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VALLEY ROUNDUP | North Hollywood

Libraries to Recycle Bricks, Windows

October 24, 2000|GRACE E. JANG

Thousands of bricks were used in 1929 to construct the North Hollywood library, which 20 years ago was renamed in honor of onetime area resident Amelia Earhart, the famed aviator.

Thanks to a state grant, many of those bricks--along with original windows and wooden frames--will be recycled in an environmentally conscious approach to a citywide library reconstruction project, Fontayne Holmes, director of Los Angeles Public Library facilities, said Monday.

"With this recycling project, we're playing our role in preserving the environment," she said.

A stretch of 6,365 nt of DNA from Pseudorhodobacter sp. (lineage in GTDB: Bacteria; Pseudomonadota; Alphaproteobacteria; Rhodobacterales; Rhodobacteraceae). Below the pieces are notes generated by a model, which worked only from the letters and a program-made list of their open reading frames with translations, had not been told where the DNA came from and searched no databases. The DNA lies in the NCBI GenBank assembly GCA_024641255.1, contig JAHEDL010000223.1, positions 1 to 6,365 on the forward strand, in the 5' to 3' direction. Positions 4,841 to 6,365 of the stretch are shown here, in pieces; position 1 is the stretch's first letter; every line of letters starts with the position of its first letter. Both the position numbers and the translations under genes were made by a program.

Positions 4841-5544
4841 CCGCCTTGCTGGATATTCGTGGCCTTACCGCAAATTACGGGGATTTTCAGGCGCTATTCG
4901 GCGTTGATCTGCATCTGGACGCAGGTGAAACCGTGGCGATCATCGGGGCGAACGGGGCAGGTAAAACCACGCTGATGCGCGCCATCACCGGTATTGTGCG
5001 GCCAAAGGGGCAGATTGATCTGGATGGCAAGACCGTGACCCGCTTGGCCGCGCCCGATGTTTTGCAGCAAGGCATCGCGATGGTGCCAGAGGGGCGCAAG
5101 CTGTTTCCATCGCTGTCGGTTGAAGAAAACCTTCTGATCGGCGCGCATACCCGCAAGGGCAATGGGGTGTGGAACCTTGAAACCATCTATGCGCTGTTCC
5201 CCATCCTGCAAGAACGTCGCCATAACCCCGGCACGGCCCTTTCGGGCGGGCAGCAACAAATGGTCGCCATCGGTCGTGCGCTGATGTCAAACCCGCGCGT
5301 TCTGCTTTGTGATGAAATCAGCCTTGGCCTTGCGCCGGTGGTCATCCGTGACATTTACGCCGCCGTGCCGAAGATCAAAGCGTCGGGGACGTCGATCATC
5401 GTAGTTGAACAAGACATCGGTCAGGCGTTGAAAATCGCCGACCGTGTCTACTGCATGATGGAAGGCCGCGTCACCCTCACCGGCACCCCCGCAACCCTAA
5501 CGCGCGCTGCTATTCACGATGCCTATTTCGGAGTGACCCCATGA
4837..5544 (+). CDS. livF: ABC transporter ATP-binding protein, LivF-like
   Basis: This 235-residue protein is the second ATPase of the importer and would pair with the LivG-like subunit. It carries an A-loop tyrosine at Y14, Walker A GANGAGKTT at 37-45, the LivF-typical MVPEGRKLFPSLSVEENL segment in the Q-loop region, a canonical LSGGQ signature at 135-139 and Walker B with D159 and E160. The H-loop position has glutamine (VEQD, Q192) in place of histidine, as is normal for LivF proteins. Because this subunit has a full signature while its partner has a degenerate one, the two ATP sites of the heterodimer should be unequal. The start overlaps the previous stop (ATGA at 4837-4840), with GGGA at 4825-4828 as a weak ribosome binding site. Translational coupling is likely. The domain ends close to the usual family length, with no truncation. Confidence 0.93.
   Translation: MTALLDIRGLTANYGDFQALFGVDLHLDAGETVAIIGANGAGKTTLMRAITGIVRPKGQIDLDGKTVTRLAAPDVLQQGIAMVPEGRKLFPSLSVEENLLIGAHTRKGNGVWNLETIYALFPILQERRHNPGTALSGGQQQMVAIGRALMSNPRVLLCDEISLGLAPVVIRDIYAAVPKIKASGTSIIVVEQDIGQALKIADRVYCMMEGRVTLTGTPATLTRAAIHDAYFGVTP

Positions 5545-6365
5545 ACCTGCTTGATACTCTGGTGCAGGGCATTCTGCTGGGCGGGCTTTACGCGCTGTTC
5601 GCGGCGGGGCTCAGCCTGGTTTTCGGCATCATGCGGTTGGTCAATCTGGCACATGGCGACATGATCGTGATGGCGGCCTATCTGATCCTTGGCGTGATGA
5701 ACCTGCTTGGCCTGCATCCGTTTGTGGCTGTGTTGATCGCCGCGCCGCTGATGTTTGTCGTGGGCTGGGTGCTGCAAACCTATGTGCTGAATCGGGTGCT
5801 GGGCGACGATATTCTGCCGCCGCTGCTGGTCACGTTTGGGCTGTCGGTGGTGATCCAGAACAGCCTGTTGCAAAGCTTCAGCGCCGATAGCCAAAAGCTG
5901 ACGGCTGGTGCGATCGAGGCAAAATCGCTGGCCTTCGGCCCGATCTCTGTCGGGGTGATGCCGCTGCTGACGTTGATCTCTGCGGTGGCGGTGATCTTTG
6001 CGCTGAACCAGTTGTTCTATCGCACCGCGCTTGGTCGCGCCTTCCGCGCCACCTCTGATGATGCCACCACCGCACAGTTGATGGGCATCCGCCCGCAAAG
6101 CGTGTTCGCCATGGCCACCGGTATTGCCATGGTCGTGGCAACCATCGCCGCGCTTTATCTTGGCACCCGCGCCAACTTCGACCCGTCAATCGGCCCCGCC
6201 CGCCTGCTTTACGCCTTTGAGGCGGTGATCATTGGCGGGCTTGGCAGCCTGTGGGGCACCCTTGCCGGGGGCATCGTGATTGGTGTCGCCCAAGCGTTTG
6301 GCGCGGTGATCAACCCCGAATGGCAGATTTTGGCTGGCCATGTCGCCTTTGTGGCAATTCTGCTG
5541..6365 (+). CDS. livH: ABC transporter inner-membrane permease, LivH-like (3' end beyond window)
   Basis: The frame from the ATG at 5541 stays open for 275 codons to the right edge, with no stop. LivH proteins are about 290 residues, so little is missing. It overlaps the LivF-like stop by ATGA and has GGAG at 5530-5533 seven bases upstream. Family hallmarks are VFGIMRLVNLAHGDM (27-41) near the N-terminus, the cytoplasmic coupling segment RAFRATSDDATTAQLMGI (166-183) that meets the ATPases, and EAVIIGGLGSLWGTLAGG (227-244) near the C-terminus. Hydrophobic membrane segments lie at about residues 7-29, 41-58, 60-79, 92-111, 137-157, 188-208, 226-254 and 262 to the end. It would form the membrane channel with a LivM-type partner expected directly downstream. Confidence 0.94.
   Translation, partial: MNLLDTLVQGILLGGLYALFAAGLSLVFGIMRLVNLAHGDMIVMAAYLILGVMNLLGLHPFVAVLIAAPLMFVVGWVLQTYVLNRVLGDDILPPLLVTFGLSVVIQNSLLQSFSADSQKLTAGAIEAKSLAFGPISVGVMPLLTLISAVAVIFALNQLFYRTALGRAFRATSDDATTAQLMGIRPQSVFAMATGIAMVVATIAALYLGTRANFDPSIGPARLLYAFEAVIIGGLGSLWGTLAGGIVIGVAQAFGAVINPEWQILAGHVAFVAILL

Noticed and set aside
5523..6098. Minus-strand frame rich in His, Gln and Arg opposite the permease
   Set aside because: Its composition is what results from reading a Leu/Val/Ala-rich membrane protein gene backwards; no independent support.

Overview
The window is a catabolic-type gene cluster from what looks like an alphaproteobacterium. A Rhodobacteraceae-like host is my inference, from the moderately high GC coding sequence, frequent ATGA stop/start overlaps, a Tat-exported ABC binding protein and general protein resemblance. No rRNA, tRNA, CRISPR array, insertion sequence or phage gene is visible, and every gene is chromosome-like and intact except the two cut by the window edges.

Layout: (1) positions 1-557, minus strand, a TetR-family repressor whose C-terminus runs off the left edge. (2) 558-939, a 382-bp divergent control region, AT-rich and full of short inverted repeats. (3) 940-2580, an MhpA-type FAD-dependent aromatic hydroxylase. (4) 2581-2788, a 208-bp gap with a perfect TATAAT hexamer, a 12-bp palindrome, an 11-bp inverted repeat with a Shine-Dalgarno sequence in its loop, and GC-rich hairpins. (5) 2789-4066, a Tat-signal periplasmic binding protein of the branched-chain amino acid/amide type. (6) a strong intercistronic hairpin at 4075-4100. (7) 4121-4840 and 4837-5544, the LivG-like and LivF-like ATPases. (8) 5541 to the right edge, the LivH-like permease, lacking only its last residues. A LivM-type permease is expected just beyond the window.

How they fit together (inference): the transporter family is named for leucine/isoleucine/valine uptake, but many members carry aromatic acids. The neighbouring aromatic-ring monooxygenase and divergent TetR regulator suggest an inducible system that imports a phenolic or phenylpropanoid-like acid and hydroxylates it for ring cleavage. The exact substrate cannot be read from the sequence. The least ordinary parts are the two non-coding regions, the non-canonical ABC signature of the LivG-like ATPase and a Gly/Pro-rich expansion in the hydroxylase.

The California Integrated Waste Management Board will reimburse the city as much as $100,000 to recycle at least 80% of the items from five branches, including North Hollywood and Sherman Oaks in the Valley, Holmes said. The other three branches are Pacific Palisades, Arroyo Seco and Palms Rancho.

Many city libraries are deteriorating or are too small for their communities and need to be reconstructed, expanded or torn down and rebuilt, city library spokesman Peter Persic said. The project is being funded by Proposition DD, a $178.3-million library bond measure that voters approved in 1998 to refurbish or rebuild 32 libraries citywide.

The North Hollywood branch will be renovated and expanded to accommodate a new multipurpose room and additional parking, Persic said. The Sherman Oaks branch will be razed and relocated at a bigger site, which is yet to be determined.

The branches will be closed during construction, which may begin as early as next spring and end by the summer of 2002.

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